Edmonds man who tried to save father says he was ‘my best friend’

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Frank Dold Sr.

The son of an Edmonds man who died after diving at the Edmonds Underwater Park last Saturday said that he and his father  were doing practice dives in preparation for harvesting geoducks in Hood Canal when his father became unconscious last Saturday.

Frank Dold Jr. , 36, performed CPR on his father, 56-year-old Frank Dold, and CPR was continued by paramedics at Brackett’s Landing beach. Despite these heroic efforts, the older Dold could not be revived.

The younger Dold said that his father had just turned in his retirement papers at Gai’s Bakery in Seattle, and was looking forward to enjoying “all the things he had always wanted to do,” including scuba diving. Frank Dold Jr. said his father was two weeks from retirement when Saturday’s tragedy occurred, and noted that he had waited an extra year to retire to ensure that two of his children had health insurance.

A Hungarian refugee who came to the United States as a child in 1956, Mr. Dold lived in Edmonds with his wife Patty and his son Steven, 21, a cinematographer. In addition to his wife and two sons, Mr. Dold is survived by two daughters — Jessica of Moses Lake and Melissa of Mountlake Terrace; two grandchildren, Claire and Jordan; plus other relatives in Edmonds and Shoreline and many family members in Hungary.

According to his son, Mr. Dold was employed in Alaska as a commercial fishermen until the early 1980s, when he went to work at Gai’s Bakery. Mr. Dold had two children — Frank Jr. and Melissa — with his former wife, Jolynn, while Steven and Jessica were born after his marriage to Patty. “My father loved to fish and take his grandkids fishing,” the younger Dold said. Among Mr. Dold’s other passions were gardening and panning for gold. “He was always thinking about striking the mother lode,” Dold said.

In addition,  Mr. Dold was the first private citizen to have a government geothermal lease on Mount Baker, his son said. “He had the idea of making geothermal generators and using the access water for bottling. Of course, people thought he was crazy someone would pay 50 cents for a bottle of water.”

The younger Dold said that at the time of his father’s death, the two of them were in the process of buying a hand trolling boat in Petersburg, Alaska, “because we both had a passion to work together, no stress — just fun”

“I will miss my dad more than anything,” he said. “He wasn’t just my dad but my best friend.”

Frank Dold Jr. is also asking for the public’s help in finding the disposable underwater camera that his father was wearing on his wrist during the dive. “Neither the medical examiner nor the police department have the camera in evidence, so it is possible it was lost or forgotten during the commotion,” he said. “This camera means a great deal to me and my family, it was the last moments I had with my father,” he said.

If you found the camera or have additional information, please contact the Edmonds Police Department.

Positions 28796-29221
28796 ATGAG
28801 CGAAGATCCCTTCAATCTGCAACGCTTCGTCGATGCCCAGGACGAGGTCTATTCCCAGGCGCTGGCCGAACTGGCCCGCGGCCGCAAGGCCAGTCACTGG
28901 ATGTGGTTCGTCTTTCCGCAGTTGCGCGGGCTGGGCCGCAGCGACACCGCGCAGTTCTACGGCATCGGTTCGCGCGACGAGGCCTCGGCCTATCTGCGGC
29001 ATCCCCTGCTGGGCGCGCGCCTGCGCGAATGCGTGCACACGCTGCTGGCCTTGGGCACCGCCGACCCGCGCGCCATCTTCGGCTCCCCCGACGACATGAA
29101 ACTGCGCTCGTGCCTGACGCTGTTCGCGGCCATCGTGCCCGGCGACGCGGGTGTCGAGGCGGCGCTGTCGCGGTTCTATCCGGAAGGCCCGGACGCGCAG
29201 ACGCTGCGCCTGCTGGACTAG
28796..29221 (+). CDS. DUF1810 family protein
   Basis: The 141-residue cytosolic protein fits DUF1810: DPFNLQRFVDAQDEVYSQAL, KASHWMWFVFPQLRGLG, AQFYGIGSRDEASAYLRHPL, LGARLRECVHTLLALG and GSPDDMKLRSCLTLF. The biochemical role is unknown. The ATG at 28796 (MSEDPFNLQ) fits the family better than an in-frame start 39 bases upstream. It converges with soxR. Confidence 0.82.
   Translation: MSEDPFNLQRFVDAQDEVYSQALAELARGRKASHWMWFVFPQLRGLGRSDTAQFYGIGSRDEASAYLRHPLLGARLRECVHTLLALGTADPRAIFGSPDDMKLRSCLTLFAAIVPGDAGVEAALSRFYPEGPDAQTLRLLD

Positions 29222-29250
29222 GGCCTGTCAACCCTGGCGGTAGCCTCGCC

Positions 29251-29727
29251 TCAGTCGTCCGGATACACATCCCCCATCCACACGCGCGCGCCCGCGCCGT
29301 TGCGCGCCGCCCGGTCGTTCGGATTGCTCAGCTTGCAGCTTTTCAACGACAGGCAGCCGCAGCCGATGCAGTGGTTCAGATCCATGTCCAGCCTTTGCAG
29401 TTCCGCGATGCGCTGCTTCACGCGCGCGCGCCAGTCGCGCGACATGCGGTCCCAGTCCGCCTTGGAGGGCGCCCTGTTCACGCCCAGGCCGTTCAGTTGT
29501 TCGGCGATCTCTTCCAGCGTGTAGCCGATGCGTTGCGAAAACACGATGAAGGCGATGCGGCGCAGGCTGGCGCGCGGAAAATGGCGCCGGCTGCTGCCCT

7 COMMENTS

  1. Thank you for the wonderful article about Frank Dold. He was my ex-husband and good friend. Our son presented him as the good, kind man that he was. Thanks for letting others know about him!

  2. A very sad story and my heartfelt condolences to the Dold family.

    Also: “The son of an Edmonds man who died after diving at the Edmonds Underwater Park last Saturday said that he and his father were doing practice dives in preparation for harvesting geoducks in Hood Canal when his father became unconscious last Saturday.” might be better phrased thusly: “An Edmonds man perished in a diving accident last Saturday at Edmonds Underwater Park. The victim’s son, who was diving with him at the time of the accident, indicated that his father became unconscious while they were performing practice dives in preparation for harvesting Hood Canal geoducks.”

  3. Frank Dold Sr. was a gentle and loving person. His family can be very proud of the footprint he leaves behind. Our love and sincere thoughts to all of his family.

  4. When Frank Jr was a toddler he and his family were visiting us. Franky was on our upper porch deck and Frank Sr. and I were walking below. All of a sudden Franky stepped through the slats and fell! Frank Sr. caught him before he could hit the ground. He possibly saved his sons death that day! Frank was a good friend for many years. He will be missed!

  5. “I’m gonna go, and I’m gonna drill,” said Frank when he was talking about Mount Baker and how geothermal energy was going to change the world. I met Frank in the early eighties on a crab processing boat (the F/V Allutian Monarch) in Beaver Inlet, Unalaska. Later we worked and shared the Berring Sea together on the Royal Venture. A hard-working man with an adventurious spirit, Frank was never afraid to take a risk. He always had a sparkle in his handsome hazel eyes, and he said the ladies called him “Redford” when he was young. He loved his children and living life to it’s fullest. Once he called me long distance (back when it was expensive) and I didn’t hang up the phone like I thought I did. It was connected for four hours. A $60.00 phone bill. Sorry Frank. I’ll always remember Frank with his rubber fishing boots, yellow rain gear, and rust-colored watchcap working across the processing belt packing crab and winking at me and any other girl who caught his eye. He was always a gentleman and will always be a part of my life.

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